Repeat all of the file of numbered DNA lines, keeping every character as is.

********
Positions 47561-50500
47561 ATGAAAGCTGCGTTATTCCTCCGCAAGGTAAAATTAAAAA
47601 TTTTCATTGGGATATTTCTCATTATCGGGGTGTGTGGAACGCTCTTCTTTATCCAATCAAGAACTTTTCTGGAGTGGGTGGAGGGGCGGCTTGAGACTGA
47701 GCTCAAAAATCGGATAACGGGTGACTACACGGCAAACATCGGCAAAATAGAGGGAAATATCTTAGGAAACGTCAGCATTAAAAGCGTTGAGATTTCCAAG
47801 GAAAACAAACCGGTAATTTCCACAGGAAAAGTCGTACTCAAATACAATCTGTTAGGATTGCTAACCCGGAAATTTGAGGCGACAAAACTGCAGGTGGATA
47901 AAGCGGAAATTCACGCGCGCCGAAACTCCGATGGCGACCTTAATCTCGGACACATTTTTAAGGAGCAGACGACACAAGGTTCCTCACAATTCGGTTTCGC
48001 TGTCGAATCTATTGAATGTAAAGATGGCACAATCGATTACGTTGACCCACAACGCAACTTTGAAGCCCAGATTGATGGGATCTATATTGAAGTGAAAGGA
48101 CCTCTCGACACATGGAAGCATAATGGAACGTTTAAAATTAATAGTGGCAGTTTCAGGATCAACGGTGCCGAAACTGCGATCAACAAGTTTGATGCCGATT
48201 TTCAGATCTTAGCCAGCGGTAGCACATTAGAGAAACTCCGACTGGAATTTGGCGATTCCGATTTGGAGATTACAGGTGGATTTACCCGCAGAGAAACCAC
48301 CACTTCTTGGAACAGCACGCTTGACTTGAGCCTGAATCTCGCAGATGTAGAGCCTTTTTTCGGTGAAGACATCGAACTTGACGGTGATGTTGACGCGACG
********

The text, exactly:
Positions 47561-50500
47561 ATGAAAGCTGCGTTATTCCTCCGCAAGGTAAAATTAAAAA
47601 TTTTCATTGGGATATTTCTCATTATCGGGGTGTGTGGAACGCTCTTCTTTATCCAATCAAGAACTTTTCTGGAGTGGGTGGAGGGGCGGCTTGAGACTGA
47701 GCTCAAAAATCGGATAACGGGTGACTACACGGCAAACATCGGCAAAATAGAGGGAAATATCTTAGGAAACGTCAGCATTAAAAGCGTTGAGATTTCCAAG
47801 GAAAACAAACCGGTAATTTCCACAGGAAAAGTCGTACTCAAATACAATCTGTTAGGATTGCTAACCCGGAAATTTGAGGCGACAAAACTGCAGGTGGATA
47901 AAGCGGAAATTCACGCGCGCCGAAACTCCGATGGCGACCTTAATCTCGGACACATTTTTAAGGAGCAGACGACACAAGGTTCCTCACAATTCGGTTTCGC
48001 TGTCGAATCTATTGAATGTAAAGATGGCACAATCGATTACGTTGACCCACAACGCAACTTTGAAGCCCAGATTGATGGGATCTATATTGAAGTGAAAGGA
48101 CCTCTCGACACATGGAAGCATAATGGAACGTTTAAAATTAATAGTGGCAGTTTCAGGATCAACGGTGCCGAAACTGCGATCAACAAGTTTGATGCCGATT
48201 TTCAGATCTTAGCCAGCGGTAGCACATTAGAGAAACTCCGACTGGAATTTGGCGATTCCGATTTGGAGATTACAGGTGGATTTACCCGCAGAGAAACCAC
48301 CACTTCTTGGAACAGCACGCTTGACTTGAGCCTGAATCTCGCAGATGTAGAGCCTTTTTTCGGTGAAGACATCGAACTTGACGGTGATGTTGACGCGACG